The German philosopher Josef Pieper says in Leisure, the Basis of Culture:
“…according to Kant, the moral law by definition is opposed to natural inclination. It is simply part of the nature of things that the Good is difficult and that the voluntary effort put into forcing oneself to do something becomes the standard for moral goodness. “
“Effort is good’: objecting to this thesis in the Summa theologieae, Thomas Aquinas wrote as follows: ‘The essence of virtue consists more in the Good than in the Difficult.’ ‘When something is more difficult, it is not for that reason necessarily more worthwhile, but it must be more difficult in such a way as to be at a higher level of goodness.’ The Middle Ages had something to say about virtue that whill be hard for us fellow countrymen of Kant to understand. And what was this? That virtue makes it possible for us …to master our natural inclinations? No. That is what Kant would have said, and we all might be ready to agree. What Thomas says, instead, is that virtue perfects us so that we can follow our natural inclination in the right way. Yes, the highest realizations of moral goodness are known to be such precisely in that they take place effortlessly because it is of their essence to arise from love.”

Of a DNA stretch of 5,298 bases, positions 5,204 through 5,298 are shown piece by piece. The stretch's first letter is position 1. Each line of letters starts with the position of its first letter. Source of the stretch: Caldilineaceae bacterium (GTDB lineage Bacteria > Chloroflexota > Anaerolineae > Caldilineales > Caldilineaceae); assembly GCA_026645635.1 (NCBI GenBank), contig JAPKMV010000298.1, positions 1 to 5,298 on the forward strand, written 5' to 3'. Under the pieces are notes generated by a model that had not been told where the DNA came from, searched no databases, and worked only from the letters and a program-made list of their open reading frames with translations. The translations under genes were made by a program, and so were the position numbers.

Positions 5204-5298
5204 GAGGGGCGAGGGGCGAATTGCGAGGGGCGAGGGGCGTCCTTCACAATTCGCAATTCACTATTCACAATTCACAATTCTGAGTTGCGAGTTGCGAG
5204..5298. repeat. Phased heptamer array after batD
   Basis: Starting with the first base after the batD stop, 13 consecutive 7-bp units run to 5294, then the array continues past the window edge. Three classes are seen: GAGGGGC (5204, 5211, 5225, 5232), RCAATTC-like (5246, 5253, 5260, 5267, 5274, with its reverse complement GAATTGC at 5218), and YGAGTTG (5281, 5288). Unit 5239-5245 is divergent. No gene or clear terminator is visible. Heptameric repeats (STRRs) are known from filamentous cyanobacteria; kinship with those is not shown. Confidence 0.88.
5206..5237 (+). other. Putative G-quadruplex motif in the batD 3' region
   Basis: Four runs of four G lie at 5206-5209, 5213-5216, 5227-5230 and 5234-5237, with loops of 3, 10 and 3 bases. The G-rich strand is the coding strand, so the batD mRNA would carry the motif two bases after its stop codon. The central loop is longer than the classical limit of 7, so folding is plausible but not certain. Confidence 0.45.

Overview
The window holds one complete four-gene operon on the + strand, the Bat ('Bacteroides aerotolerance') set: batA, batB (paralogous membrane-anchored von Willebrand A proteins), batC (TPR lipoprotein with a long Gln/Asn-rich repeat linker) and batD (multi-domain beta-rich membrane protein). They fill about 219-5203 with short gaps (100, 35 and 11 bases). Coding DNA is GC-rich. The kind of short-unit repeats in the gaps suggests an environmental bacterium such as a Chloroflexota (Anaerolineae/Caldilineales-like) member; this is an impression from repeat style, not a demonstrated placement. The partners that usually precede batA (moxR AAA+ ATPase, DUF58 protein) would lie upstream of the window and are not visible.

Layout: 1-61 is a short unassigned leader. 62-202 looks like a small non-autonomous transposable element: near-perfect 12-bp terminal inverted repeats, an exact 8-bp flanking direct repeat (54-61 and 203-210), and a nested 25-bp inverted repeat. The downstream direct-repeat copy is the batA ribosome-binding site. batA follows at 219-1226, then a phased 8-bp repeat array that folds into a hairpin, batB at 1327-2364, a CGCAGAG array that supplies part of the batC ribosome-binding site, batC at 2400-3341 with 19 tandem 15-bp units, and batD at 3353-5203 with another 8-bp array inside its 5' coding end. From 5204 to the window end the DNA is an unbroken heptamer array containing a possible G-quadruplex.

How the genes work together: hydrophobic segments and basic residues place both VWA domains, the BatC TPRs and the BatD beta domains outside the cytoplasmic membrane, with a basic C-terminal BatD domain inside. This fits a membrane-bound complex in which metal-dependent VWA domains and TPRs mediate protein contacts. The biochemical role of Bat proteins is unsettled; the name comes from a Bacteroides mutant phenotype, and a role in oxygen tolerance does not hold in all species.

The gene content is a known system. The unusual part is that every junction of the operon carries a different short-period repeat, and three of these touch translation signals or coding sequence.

‘The essence of virtue consists more in the Good than in the Difficult.’ Thomas Aquinas
Virtues shapes our inclinations into the right directions, onto the right path, and makes doing the right thing easier.
I guess, here the easy part stops……
The reference from Pieper’s book is taken from Beth Bilynskyj. She blogs at: http://medievalmind.blogspot.co.at/